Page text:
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SURVEY REVEALS SPIKE IN UNWANTED SEXUAL CONDUCT AT MILITARY ACADEMIES: Students at U.S. military academies experienced unwanted sexual contact nearly 50 percent more often compared to last school year, despite Defense Department efforts to stamp out the issue, according to a survey released Thursday by the Pentagon.

The survey found that 15.8 percent of academy women and 2.4 percent of academy men reported experiencing unwanted sexual contact -- including assault and harassment -- during the 2017-18 academic year.

That represents roughly 747 students total, up from 507 in the 2015-16 academic year, the last time the survey was taken.

In addition, more than 50 percent of women attending the academies reported they were sexually harassed in the school year, up from 48 percent in the previous report. About 16 percent of men reported the same, up from 12 percent.

 

More work needed: The report "demonstrates that there is more work to be done," James Stewart, acting under secretary of Defense for personnel and readiness, said in a statement.

"We are resolved to identify solutions that not only benefit our Academies, but also our nation's civilian institutions of higher learning."

The survey follows numerous Pentagon efforts to stamp out sexual assault and harassment, including the announcement of a zero tolerance policy. 

The department in June 2017 issued a memo to the academies to develop plans to address four areas identified as "requiring immediate attention." Those included "promotion of responsible alcohol choices, reinvigoration of prevention of sexual assault, enhancement of a culture of respect," and improving in reporting of sexual assault and sexual harassment.

Experts, lawmakers not happy with results: Retired Col. Don Christensen, president of Protect Our Defenders (POD), said it is time for President Trump and Congress "to replace military leadership who have failed to stem the tide of sexual assault and harassment."

POD, which advocates for military victims of sexual assault, also called on Congress to "hold a hearing and take swift and actionable steps to follow through on decades of unfulfilled promises to fix the problem."

Lawmakers also showed displeasure at the survey's results, including the heads of the House and Senate Armed Services panels, Rep. Adam SmithDavid (Adam) Adam SmithWhy Democrats are pushing for a new nuclear policy Overnight Defense: Acting Pentagon chief visits Afghanistan | US, Taliban peace talks intensify | Trump tweets in Persian to send message to Iran | Defense world pays tribute to Walter Jones Budgeting for defense means supporting warfighters in real time MORE (D-Wash.) and Sen. James InhofeJames (Jim) Mountain InhofeOn The Money: Trump to sign border deal, declare emergency to build wall | Senate passes funding bill, House to follow | Dems promise challenge to emergency declaration Trump to sign border deal, declare national emergency Foreign Affairs chairman: US military intervention in Venezuela 'not an option' MORE (R-Okla.) respectively.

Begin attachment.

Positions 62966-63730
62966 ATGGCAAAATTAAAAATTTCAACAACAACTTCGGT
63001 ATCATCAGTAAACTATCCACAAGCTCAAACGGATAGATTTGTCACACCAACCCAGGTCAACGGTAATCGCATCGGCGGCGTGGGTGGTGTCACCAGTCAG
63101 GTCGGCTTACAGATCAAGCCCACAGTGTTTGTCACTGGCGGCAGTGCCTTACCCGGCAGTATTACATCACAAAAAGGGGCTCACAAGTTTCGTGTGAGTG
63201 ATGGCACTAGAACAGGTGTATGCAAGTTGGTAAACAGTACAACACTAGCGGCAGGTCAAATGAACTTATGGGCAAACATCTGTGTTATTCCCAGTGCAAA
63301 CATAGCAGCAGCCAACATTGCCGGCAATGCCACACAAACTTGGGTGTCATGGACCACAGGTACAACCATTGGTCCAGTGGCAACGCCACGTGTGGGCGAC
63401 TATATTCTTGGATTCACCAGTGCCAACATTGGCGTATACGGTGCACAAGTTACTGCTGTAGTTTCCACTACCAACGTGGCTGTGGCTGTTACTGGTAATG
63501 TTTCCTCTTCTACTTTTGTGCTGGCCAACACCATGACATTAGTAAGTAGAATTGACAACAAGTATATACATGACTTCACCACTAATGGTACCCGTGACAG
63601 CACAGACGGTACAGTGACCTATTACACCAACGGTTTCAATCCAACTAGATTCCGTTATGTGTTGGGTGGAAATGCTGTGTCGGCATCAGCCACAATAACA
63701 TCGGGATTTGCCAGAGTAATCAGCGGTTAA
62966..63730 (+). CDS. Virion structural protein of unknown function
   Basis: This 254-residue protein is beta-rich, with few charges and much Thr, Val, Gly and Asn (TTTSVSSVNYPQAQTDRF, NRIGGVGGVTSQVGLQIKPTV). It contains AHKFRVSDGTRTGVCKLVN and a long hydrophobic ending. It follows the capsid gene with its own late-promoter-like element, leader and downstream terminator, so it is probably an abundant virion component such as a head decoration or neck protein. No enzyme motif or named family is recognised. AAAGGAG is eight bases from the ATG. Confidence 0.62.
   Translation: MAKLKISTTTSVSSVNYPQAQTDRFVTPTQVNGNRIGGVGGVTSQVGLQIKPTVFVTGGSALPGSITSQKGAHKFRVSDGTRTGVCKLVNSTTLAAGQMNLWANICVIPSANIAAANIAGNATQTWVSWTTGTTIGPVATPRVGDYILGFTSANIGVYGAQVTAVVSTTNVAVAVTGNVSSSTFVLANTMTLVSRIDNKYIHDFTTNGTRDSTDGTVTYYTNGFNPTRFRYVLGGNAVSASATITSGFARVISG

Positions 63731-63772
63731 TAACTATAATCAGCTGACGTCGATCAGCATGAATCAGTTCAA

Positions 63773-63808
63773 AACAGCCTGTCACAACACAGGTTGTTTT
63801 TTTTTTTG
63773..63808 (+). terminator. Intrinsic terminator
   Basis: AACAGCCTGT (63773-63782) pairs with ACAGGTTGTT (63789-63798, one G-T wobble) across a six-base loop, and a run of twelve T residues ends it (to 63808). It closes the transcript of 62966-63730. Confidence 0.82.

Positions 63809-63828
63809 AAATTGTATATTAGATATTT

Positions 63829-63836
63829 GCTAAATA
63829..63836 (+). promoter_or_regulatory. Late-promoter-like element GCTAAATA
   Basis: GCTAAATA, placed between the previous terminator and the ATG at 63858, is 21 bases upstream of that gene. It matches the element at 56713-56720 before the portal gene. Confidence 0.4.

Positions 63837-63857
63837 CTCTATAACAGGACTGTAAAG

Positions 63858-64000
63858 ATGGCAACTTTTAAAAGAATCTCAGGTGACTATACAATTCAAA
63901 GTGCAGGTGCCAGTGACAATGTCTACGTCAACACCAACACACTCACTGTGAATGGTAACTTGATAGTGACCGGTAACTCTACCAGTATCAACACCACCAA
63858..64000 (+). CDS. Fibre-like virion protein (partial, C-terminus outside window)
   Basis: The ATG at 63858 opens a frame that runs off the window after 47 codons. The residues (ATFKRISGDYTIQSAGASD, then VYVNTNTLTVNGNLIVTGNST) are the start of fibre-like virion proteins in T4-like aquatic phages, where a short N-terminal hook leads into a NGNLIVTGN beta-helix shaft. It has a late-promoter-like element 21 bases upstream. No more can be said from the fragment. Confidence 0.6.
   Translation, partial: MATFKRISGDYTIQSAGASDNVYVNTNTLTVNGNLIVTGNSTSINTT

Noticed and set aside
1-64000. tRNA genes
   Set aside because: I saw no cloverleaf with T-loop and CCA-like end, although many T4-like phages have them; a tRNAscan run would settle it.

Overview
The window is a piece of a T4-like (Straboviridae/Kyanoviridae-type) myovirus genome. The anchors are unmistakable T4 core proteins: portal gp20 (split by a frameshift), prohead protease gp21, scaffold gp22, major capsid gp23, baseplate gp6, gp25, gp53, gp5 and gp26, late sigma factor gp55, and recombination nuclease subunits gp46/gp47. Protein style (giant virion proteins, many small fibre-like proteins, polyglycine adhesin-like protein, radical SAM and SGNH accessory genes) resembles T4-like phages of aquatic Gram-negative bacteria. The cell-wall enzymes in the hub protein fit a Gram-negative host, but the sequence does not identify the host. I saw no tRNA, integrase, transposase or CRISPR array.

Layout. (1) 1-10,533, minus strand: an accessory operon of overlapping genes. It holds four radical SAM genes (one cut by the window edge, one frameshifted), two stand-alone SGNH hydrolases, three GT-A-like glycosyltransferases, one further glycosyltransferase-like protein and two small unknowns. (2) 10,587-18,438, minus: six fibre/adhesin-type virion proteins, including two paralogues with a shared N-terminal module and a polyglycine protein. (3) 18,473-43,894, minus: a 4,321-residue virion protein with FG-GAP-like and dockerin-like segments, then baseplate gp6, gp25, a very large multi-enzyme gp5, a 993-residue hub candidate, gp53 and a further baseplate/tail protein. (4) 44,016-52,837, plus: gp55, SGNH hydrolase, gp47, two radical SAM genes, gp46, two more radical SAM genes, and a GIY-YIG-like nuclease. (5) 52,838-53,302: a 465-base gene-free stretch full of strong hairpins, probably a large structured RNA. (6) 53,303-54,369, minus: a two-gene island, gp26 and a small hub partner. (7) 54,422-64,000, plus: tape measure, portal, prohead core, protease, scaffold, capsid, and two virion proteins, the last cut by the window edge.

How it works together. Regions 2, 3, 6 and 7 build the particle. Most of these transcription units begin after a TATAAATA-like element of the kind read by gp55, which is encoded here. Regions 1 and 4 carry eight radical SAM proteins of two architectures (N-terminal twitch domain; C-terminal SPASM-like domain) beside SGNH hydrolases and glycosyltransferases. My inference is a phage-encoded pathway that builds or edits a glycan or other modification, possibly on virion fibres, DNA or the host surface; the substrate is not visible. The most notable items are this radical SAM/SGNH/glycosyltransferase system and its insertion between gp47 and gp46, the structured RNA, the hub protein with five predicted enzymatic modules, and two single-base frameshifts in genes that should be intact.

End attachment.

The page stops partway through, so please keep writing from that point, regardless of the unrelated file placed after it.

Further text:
Both said the results "do not reflect the large investment of attention, time, and resources dedicated to these problems," according to letters sent to Stewart earlier this week.

 

TRUMP TRIES TO SQUARE INTEL CHIEFS' ASSESSMENTS: Trump on Thursday declined to offer a vote of confidence to his intelligence chiefs, who recently gave testimony at odds with his views on global threats.

"I disagree with certain things that they said," Trump said when asked if he has confidence in Director of National Intelligence Dan CoatsDaniel (Dan) Ray CoatsEx-Trump official says intel community's testimony interfered in US-North Korea talks Is a presidential appointment worth the risk? Intel agencies' threat assessment matters more than tiff with Trump MORE and CIA Director Gina Haspel.

"I think I'm right," he added. "Time will prove me right, probably."

The comments show the president's frustration with his top intelligence officials amid intense media coverage of a congressional hearing earlier this week in which they said North Korea is unlikely to give up its nuclear weapons, Iran is complying with the Obama-era nuclear deal and the Islamic State in Iraq and Syria (ISIS) still poses a grave threat.

Trump rejected their findings in a string of tweets on Wednesday, writing "perhaps Intelligence should go back to school!"

Cabinet is in agreement? The president later on Thursday said media coverage was to blame for an apparent rift between him and the intelligence community leaders.

The president tweeted that he met with Coats and Haspel as well as national security adviser John Bolton in the Oval Office, and that the group is "very much in agreement on Iran, ISIS, North Korea, etc."

"Just concluded a great meeting with my Intel team in the Oval Office who told me that what they said on Tuesday at the Senate Hearing was mischaracterized by the media," Trump wrote on Twitter.

"A false narrative is so bad for our Country," he added. "I value our intelligence community. Happily, we had a very good meeting, and we are all on the same page!"

The CIA declined to comment on coverage of Haspel's testimony or whether she told Trump that the media mischaracterized her remarks.

 

REPUBLICANS WANT TRUMP OUT OF BORDER TALKS: Republicans are urging President Trump to step back, for now, from the negotiations to prevent a second partial government shutdown.

The president is offering a running, real-time commentary about the conference committee tasked with breaking the months-long stalemate between the White House and congressional Democrats, frustrating lawmakers who worry Trump is complicating already difficult talks.

In a tweet on Thursday, Trump warned that Republicans on the panel might be "wasting their time."

He later added during a rollercoaster White House appearance before reporters that he "won't even look" at a deal that didn't including funding for his wall on the Mexican border.